Through this beauty we found a way to Karimabad, in Hunza Valley. It is one of the few places where you can see white mountain peeks basically all around you, right from the valley. Our lovely, quiet guesthouse that we had all to ourselves even made our jaws drop a little further. From our room and our terrace the view was just out of this world. Karimabad became our basecamp for the days to come. We had some time to explore that little village, that while located in the middle of the mountains felt like a kind of island. Maybe because it has always been cut-off of the outside world, maybe because mountain people are so close to nature, I don’t know. But it is lovely. From one of the centuries-old forts that used to house the king and queen of the once independent Hunza region the view was even more magnificent. In the next days we found some sweet little offroad tracks, leading us to remote villages and up on beautiful mountain paths. Here and there stopped by blocked roads, landslides are the most normal thing in the world. We hiked to one of the nearby glaciers and though the rough white mass was fascinating to see – the view definitely was more amazing than a glacier we saw earlier in Georgia – I simply couldn’t get my eyes off the view on the other side of the valley. Some lost trees tried to shake off the leaves of that season, but mostly we saw a vast, rough grey mass, rising up high and of course, that ever present snow. I understand the fascination to master and climb such places, but it scared the hell out of me, thinking to go up there. It looked so remote, so impossible to ever reach. The shape of the mountain was wild and so incredibly rough. Remember how we all used to draw mountains, when we were younger. Perfect triangular shapes, with rough and steep sides and halfway to the top a whimsical line of snow. In complete solitude a mountain stood there. One of them was exactly shaped like a young me had imagined. It was perfect.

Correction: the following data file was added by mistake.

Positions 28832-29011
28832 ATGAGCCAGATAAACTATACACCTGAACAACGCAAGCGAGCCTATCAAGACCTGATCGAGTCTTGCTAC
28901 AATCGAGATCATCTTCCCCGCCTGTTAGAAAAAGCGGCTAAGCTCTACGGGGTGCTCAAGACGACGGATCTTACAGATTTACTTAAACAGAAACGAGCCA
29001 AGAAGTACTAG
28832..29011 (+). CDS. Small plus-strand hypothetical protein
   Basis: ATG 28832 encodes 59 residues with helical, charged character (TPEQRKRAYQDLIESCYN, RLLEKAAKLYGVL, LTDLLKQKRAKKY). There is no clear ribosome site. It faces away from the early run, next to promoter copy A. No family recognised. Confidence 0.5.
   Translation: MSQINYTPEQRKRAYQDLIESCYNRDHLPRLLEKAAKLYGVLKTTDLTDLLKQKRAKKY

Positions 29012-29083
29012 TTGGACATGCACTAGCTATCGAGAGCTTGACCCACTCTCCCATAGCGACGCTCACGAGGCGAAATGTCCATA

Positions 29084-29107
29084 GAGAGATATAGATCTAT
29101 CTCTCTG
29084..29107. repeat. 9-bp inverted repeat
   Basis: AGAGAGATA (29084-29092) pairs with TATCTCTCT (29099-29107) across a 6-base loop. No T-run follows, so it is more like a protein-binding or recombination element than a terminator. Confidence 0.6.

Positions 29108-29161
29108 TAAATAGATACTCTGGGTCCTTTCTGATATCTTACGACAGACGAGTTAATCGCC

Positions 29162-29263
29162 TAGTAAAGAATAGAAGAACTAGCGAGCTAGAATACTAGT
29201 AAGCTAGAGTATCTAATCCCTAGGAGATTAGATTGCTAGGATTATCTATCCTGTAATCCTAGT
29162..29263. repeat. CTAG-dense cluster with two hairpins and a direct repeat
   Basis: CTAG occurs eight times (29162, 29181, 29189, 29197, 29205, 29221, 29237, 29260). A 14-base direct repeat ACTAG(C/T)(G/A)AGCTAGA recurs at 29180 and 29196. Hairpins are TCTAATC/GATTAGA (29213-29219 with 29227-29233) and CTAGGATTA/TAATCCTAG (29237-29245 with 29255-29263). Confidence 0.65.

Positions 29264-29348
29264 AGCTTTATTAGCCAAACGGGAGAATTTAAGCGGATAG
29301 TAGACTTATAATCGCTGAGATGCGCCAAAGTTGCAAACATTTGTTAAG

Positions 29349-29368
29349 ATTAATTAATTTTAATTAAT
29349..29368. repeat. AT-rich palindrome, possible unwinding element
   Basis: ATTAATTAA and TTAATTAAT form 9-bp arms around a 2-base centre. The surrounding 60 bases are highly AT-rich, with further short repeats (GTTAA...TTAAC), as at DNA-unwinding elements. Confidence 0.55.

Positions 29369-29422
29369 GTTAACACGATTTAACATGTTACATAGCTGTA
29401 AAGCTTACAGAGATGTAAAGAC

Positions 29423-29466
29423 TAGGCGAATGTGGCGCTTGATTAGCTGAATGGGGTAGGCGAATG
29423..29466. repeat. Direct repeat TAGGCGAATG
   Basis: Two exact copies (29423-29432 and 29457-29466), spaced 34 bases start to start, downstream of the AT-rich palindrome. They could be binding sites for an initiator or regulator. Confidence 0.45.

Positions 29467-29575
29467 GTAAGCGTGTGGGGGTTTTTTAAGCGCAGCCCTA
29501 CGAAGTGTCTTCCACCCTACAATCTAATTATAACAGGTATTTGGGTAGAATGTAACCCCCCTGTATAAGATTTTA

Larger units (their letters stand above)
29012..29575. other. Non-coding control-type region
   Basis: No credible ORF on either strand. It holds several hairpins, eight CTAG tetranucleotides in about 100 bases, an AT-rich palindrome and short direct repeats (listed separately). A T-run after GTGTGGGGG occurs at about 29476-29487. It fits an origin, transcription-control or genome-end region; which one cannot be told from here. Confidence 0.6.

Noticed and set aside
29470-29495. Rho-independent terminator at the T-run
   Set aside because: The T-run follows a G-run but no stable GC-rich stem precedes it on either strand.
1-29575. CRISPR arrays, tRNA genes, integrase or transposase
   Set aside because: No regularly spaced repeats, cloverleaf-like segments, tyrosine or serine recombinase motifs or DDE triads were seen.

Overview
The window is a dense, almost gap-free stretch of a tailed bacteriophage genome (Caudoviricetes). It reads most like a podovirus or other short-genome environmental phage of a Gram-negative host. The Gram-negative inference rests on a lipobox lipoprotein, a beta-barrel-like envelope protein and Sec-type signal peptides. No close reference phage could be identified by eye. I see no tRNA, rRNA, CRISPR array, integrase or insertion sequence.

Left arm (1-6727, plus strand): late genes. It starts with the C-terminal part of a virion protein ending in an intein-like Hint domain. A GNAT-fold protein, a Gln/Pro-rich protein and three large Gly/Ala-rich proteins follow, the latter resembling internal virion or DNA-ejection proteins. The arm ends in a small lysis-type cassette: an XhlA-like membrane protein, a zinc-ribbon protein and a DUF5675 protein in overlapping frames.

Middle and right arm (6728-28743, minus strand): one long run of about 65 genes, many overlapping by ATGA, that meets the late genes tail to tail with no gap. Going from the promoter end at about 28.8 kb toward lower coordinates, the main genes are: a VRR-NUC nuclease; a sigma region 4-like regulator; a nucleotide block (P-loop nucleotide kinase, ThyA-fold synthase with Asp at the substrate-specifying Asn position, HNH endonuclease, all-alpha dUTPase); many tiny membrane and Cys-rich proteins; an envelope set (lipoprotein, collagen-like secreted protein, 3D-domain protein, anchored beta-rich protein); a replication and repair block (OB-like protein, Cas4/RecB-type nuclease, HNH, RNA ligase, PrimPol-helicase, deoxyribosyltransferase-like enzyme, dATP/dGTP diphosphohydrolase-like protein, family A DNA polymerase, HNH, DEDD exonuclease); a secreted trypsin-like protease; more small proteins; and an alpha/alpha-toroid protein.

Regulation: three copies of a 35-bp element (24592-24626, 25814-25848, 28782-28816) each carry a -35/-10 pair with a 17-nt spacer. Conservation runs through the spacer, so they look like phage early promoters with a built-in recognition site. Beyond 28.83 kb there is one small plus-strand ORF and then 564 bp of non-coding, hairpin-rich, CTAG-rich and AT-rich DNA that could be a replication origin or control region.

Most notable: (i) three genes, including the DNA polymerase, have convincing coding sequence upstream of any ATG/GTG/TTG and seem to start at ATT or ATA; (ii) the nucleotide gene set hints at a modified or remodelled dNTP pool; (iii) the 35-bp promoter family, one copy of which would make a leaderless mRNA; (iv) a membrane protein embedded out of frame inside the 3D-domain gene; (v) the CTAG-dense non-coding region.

It was a little sad that we only had a few days here, as it certainly is far too little to truly discover it. I could have spend months in this region without getting bored, I am sure of that. But we wanted to go to India, to meet Marta, my friend, before she left off back home. Sometimes we just have to make choices, and I do realize how lucky I am that I got to see this at all. This place will not go anywhere, and it will certainly not leave my heart. Someday, I hope we can come back and explore all these endless valleys, put our tent up right in the middle of nowhere, drink out of the mountain creeks and build our castles in the skies…